Exercising for Health
Be in the Know so Your Body Will Thank You Later
Technology is changing everything. It has changed how we communicate with one another, how we identify with each other and how we view ourselves as individuals. It’s also shaping new fitness trends. Mobile fitness apps and mobile fitness classes have caused a shift from exercising for health to exercising for body image, but studies show that video games may not be so bad.
Some technology can help us become more efficient gym goers. Before technology took over, exercise and health went hand-in-hand. People used to keep up with cardio exercise and healthy exercise in general, but now, one could argue, exercise and body image are taking over the fitness scene.
We work out now because we want to be skinny or to “bulk up”, but what we don’t realize is that these goals don’t take just a couple of gym visits—they take commitment to a healthy lifestyle, dedicated cardio exercise and healthy exercise as a whole.
Why some technology is the bad guy
Technological advances like the TV and handheld devices like the iPhone and the iPad have conditioned us to be less active. Think about it, hours of relaxation and distraction are easily accessed from the chair you’re sitting in to read this article.This makes it much harder to meet your weight loss goals.
Why some technology is making a better name for itself
“There is decent data to show video-game based will actually help those that are sedentary and obese,” said Sean Wells, Doctor of Physical Therapy, Board Certified Orthopaedic Specialist and Strength/Conditioning Specialist.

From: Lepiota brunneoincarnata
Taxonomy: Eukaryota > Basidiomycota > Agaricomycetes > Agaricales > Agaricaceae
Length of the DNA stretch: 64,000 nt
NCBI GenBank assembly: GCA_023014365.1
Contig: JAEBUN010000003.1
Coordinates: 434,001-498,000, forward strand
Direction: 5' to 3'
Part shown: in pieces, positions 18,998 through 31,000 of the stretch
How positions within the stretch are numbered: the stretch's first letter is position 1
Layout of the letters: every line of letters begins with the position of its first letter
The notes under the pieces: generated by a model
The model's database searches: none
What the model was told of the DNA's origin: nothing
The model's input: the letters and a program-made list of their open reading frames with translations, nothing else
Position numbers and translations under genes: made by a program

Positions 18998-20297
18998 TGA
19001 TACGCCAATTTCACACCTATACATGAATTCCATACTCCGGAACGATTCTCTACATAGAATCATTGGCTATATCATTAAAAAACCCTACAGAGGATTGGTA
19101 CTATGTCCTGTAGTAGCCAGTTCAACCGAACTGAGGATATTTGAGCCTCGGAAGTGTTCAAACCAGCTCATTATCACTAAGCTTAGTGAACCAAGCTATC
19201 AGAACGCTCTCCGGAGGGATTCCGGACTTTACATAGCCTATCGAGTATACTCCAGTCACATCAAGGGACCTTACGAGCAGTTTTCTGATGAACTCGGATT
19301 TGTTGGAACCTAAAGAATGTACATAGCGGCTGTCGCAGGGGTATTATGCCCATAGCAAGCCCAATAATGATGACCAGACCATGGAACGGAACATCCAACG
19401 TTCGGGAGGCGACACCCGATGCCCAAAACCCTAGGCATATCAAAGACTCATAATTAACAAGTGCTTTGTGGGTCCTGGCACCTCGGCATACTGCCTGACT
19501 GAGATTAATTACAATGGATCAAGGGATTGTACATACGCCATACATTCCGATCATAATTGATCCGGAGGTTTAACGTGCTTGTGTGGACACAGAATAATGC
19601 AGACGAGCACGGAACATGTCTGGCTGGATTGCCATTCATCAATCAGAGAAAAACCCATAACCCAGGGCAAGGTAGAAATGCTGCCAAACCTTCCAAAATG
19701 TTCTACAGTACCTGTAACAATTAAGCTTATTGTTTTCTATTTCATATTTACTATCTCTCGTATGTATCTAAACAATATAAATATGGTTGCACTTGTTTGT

Video games have recently become more influential on the exercise scene. Some games actually promote physical activity.
In a 2008 study, Mellecker and McManus examined energy expenditure and cardiovascular responses in children during seated (10-pin bowling computer game) and active gaming (XaviX bowling and J-Mat) (Shiseido, Tokyo, Japan). A total of 18 children, aged 6 to 12 years, participated in a 25-minute gaming protocol: 5 minutes of seated, 5 minutes of seated bowling, 5 minutes of XaviX bowling, 5 minutes of seated rest, and 5 minutes of XaviX J-Mat. In each game format, energy expenditure was significantly higher than resting (39% for seated bowling, 98% for XaviX bowling, 451% for XaviX J-Mat). Heart rate was significantly higher during gaming than rest as well.
Video games also promote healthy eating too
In a 2008 study, Munguba and others evaluated the use of two interactive games—a video game and a board game that were interconnected in relation to theme, character, and foods—in a nutrition education program for obese children in Brazil. Two hundred children, aged 8–10 years, took part in this study with each taking part in weekly 30-minute game sessions over a four month period. Both games were based on the food pyramid and promoted the learning of nutritional concepts. Participants preferred the video game (27% compared to 6%).
Fitness phone apps and virtual fitness classes